178 Central American migrants rescued from truck in Mexico: Officials

COATZACOALCOS, MEXICO (AFP) - Scores of would-be migrants being smuggled from Central America to the United States were rescued Saturday (July 29) from an abandoned truck, officials in the Mexican state of Veracruz said.

Authorities said 178 people were found in the tractor-trailer truck in the Mexican town of Tantima.

Their rescue comes less than a week after the horrific suffocation deaths of 10 migrants who were trapped in an 18 wheel truck discovered last Sunday in a Walmart parking lot in San Antonio, Texas.

Authorities said as many as 200 migrants may have been crammed into the trailer found in Texas, many of whom had to be hospitalised. Some survivors fled the parking lot in waiting cars, according to witness accounts.  

Officials said occupants of the truck on Saturday narrowly averted tragedy realised at some point that they had been abandoned by the traffickers, and that a few managed to escape the vehicle and enlist the aid of local inhabitants of the town who gave them food and water.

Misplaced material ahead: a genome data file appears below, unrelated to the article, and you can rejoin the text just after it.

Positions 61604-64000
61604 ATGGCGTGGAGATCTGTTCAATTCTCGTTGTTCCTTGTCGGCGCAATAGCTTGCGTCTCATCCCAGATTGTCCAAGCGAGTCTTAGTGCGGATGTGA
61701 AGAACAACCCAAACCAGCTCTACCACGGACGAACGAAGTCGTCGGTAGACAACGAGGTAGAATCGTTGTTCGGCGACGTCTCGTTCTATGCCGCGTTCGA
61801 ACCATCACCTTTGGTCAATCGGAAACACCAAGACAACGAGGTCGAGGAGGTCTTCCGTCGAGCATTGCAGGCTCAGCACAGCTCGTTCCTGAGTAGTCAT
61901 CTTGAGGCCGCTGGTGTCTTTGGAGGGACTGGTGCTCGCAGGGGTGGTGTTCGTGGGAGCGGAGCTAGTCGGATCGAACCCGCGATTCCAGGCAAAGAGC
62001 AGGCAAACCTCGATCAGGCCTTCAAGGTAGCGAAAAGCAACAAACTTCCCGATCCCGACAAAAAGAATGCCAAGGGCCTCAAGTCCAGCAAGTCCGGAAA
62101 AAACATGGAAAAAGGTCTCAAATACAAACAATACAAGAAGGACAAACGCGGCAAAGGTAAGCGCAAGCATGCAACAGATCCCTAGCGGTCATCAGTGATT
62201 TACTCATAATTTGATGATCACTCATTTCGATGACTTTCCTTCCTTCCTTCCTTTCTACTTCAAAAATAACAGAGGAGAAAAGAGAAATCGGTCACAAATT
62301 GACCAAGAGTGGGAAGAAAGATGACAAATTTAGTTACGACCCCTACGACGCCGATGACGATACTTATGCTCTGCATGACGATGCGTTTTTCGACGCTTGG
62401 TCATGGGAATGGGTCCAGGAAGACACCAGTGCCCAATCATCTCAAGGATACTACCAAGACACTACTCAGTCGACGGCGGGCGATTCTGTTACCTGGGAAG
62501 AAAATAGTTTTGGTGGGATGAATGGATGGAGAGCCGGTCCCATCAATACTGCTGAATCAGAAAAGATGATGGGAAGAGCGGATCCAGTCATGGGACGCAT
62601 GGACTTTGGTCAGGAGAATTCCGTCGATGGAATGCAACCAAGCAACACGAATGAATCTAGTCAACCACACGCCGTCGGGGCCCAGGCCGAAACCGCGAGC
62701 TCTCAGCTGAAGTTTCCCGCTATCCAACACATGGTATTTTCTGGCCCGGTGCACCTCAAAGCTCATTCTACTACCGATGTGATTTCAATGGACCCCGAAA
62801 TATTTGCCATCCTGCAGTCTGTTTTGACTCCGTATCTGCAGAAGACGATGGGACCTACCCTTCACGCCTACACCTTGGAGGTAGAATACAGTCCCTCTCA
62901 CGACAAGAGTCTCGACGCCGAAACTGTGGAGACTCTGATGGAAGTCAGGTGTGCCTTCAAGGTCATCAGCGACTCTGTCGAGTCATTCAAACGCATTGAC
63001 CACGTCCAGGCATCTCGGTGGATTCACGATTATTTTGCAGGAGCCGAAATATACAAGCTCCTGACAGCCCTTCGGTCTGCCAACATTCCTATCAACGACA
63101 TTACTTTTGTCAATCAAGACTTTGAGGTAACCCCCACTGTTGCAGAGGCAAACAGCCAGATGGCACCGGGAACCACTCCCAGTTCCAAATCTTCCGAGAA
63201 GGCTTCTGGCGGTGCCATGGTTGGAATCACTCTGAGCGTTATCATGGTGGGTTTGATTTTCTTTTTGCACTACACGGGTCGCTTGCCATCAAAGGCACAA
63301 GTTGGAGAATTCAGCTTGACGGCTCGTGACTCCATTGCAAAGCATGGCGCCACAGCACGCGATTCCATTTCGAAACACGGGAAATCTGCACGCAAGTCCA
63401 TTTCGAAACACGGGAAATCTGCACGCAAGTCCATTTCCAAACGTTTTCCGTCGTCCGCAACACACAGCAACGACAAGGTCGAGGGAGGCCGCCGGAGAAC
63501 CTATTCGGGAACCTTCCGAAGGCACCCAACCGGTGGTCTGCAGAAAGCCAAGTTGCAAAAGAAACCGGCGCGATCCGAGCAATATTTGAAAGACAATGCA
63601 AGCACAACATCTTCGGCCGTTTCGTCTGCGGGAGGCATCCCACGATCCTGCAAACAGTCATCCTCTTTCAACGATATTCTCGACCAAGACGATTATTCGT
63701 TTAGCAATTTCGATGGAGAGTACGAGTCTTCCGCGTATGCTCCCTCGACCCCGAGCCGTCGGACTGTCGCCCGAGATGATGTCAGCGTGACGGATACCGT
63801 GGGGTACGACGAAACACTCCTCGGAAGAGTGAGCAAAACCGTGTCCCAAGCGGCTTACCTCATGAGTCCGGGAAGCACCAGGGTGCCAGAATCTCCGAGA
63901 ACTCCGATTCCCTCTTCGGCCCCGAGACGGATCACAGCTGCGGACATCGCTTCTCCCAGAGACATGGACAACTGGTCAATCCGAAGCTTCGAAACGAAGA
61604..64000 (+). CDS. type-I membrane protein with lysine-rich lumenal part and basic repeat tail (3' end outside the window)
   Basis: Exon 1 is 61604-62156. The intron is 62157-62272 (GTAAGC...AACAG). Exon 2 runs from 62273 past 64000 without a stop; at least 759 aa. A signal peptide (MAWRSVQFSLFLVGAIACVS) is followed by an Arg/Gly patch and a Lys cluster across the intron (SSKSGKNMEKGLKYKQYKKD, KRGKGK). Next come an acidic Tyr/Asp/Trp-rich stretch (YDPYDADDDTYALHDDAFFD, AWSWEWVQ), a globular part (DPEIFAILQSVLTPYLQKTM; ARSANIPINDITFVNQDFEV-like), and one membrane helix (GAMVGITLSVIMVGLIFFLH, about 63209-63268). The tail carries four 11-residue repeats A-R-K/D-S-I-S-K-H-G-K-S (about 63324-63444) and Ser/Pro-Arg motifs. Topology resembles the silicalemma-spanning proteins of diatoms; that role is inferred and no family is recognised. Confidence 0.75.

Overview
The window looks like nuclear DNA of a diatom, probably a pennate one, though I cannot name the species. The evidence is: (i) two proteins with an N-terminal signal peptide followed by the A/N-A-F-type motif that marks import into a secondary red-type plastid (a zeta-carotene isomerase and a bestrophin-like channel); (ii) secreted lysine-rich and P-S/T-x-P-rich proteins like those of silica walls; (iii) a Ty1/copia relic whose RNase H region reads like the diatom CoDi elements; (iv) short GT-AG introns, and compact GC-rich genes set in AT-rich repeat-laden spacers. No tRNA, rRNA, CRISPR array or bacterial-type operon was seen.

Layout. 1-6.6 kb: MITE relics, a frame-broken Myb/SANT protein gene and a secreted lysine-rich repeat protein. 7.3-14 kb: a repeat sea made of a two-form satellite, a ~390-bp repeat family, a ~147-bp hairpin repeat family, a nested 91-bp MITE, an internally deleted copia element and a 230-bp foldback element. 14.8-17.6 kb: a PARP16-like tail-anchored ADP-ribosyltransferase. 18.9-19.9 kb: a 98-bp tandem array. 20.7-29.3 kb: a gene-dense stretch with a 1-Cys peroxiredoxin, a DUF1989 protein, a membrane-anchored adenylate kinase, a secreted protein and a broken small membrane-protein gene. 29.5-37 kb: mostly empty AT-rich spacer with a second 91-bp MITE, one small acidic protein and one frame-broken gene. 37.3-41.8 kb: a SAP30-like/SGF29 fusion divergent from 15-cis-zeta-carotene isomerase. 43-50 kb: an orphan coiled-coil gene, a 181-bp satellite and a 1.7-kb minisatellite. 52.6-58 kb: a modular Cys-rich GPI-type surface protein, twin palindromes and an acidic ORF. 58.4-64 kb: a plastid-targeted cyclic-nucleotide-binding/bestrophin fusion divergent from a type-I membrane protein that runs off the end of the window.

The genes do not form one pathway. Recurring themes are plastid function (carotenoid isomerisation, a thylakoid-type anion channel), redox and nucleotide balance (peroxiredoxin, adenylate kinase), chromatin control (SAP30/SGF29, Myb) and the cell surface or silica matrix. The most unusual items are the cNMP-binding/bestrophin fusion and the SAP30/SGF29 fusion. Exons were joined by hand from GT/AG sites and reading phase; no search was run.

The Central Americans were then transported by police to a migration centre, where they were given medical assistance before authorities began the process of returning them to their countries of origin.  

A Mexican military source told AFP that most of the Central Americans were adults, although there were also a handful of minors found in the vehicle.  

Officials in the United States say fewer migrants are making the perilous overland journey to America from Central American and Mexico in recent months, in large part because of harsh, anti-immigrant rhetoric from US President Donald Trump, who came to power in January.  

Migrants from Central America and Mexico will to make the dangerous trip risk being victimised by thieves, criminal gangs and unscrupulous traffickers who sometimes take their money and abandon them in desperate conditions on either side of the US border.